For of all sad words of tongue or pen,
The saddest are these: “It might have been.”
It is natural for all those who knew, admired, or had just read about North Ogden Mayor Brent Taylor to dwell on what might have been, had the Utah National Guard officer not been killed last month while on deployment in Afghanistan.
Maj. Taylor was, after all, only 39 years old. A husband and father of seven children.
He was already on his fourth military deployment — two each in Iraq and Afghanistan — in his 10 years in the service. He had twice been elected mayor of his hometown and not only been appointed to the board of the Utah Transit Authority but, even before taking his seat, also started pushing for much-needed reforms to that body’s budgeting and governing structure.
He was an articulate and enthusiastic evangelist for democracy, at home and in Afghanistan. He was justly proud to have been a part of the security apparatus that watched over the most recent Afghan elections, and wrote on social media about how that experience made him appreciate American democracy all the more, and the right and duty all citizens have to vote.
And how the rest of us should, too.
In his final Facebook post, Taylor wrote:
“As the USA gets ready to vote in our own election next week, I hope everyone back home exercises their precious right to vote. And that whether the Republicans or the Democrats win, that we all remember that we have far more as Americans that unites us than divides us. ‘United we stand, divided we fall.’ God Bless America.”
Such beliefs, such devotion, such enthusiasm, made him an obvious prospect for higher office. The Legislature. Governor. Congress. And not in a self-promoting way.
“Service,” Taylor said, “is really what leadership is all about.”
His example inspired both his American friends and those he made in Afghanistan.
Among those expressing his condolences to Taylor’s wife, Jennie, was Afghan Army Maj. Abdul Rahman Rahmani. He wrote of Taylor not only as a friend and comrade in arms, but also as someone who helped him to understand that wives and children are precious human beings, not property.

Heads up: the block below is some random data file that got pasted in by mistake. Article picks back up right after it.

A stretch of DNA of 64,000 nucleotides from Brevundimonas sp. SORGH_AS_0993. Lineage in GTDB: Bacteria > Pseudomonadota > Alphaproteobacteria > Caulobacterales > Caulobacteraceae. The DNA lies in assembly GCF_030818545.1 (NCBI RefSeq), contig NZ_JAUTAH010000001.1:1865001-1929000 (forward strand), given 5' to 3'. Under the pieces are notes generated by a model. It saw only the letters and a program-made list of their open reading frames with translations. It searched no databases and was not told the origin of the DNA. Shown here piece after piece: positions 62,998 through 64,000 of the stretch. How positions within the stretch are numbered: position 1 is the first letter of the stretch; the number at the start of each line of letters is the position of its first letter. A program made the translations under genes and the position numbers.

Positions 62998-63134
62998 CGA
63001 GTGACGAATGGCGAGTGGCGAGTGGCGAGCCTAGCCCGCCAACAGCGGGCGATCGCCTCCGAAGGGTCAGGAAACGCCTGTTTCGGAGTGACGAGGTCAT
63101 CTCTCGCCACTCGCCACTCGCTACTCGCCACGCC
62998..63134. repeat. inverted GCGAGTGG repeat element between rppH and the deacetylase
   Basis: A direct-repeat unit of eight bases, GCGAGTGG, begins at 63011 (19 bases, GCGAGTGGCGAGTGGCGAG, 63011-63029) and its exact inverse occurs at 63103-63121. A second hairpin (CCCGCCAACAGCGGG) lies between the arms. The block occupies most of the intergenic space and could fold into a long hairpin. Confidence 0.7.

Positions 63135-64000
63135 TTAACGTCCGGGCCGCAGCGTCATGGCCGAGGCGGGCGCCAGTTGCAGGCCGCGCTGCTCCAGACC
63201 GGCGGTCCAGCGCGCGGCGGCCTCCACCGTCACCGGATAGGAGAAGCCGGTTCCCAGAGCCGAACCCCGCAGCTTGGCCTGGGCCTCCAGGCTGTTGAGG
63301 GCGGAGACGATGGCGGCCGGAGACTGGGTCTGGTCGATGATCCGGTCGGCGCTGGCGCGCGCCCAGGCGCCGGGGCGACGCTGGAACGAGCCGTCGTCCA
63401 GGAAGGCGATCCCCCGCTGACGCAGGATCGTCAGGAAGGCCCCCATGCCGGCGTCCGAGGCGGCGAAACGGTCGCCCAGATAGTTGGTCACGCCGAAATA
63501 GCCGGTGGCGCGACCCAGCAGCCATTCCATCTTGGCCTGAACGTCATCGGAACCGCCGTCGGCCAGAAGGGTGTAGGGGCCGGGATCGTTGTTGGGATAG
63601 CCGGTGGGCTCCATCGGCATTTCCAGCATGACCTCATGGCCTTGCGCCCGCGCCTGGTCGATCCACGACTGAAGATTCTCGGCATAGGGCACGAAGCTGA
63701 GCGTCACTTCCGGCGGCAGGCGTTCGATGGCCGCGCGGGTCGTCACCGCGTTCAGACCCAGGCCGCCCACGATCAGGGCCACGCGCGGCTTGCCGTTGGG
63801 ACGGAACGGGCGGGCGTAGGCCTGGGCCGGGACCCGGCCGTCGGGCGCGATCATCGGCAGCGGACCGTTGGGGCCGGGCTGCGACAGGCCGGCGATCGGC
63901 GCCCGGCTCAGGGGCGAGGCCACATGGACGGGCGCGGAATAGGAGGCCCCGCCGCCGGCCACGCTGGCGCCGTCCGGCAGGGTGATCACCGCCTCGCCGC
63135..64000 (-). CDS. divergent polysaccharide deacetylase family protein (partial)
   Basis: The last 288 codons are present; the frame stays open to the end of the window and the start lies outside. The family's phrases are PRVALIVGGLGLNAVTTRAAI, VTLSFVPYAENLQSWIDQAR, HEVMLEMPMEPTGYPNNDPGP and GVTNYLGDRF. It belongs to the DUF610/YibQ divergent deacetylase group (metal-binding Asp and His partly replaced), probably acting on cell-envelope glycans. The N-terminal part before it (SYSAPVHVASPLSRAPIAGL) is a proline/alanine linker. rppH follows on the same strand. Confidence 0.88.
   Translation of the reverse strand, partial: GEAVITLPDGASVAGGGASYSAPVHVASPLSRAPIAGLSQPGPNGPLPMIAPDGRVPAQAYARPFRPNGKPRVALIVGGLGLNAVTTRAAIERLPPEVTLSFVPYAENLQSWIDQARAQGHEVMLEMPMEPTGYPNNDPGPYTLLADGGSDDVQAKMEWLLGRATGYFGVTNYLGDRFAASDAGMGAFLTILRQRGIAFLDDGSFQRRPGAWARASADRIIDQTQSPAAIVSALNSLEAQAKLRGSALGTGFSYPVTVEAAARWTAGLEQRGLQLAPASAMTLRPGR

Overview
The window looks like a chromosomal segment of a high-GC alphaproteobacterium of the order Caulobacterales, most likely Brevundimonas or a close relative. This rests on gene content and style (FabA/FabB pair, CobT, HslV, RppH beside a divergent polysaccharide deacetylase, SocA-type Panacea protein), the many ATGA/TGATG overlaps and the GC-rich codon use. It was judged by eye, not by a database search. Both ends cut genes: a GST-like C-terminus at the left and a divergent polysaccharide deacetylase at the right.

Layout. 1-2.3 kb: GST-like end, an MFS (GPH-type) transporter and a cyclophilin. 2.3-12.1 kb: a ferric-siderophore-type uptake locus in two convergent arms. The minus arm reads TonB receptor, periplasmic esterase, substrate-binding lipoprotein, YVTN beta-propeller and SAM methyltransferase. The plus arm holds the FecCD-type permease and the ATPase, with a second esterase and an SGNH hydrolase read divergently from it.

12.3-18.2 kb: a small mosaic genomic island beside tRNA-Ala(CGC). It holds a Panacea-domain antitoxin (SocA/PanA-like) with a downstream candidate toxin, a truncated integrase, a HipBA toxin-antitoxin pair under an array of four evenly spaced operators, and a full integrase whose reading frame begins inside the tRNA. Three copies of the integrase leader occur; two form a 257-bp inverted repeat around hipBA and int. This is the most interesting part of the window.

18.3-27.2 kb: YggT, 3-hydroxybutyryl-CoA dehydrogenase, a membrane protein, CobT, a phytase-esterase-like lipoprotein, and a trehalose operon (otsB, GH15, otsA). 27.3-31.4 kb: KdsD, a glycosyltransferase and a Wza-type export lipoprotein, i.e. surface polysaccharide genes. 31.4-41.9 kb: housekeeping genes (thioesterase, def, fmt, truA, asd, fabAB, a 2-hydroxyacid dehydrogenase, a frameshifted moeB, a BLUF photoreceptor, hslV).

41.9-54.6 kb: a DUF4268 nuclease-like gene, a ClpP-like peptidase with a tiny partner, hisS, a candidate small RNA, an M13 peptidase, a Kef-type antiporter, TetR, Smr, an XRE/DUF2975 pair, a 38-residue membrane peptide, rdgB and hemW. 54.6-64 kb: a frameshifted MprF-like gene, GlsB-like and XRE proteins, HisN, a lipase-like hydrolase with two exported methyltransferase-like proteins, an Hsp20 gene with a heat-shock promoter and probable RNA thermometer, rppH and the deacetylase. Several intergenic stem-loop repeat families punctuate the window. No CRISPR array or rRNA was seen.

“He died on our soil,” Rahmani said of Taylor, “but he died for the success of freedom and democracy in both of our countries.”
So those who knew Brent Taylor, and those who may only have heard about him when he died, feel robbed of what he might yet have accomplished.
Better, though, to remember what we had. And to appreciate what we will continue to have if we will but honor Taylor’s memory and what he stood for.
Service, to his family, his community, his country and our world. An infectious enthusiasm for service, democracy, voting, seeking office, fighting for what’s right even while taking care to build friendships rather than devolve into warring tribes.
In selecting the Utahn of the Year, The Salt Lake Tribune has sometimes picked the person or persons who were part of the biggest news event, or who had the most influence on events, for good or for ill.
This year, the title goes not to someone who made the biggest splash or passed the most important legislation. This year it goes to the person who, more than anyone else, Utahns would like to hold up as an example of who we are. And who we can be.
The Utahn of the Year, Maj. Brent Taylor.
Editor’s note: The Tribune’s editorial board and senior news editors select the Utahn of the Year. The newspaper also conducts an online poll of readers. A plurality of readers also selected Taylor from a long list of choices.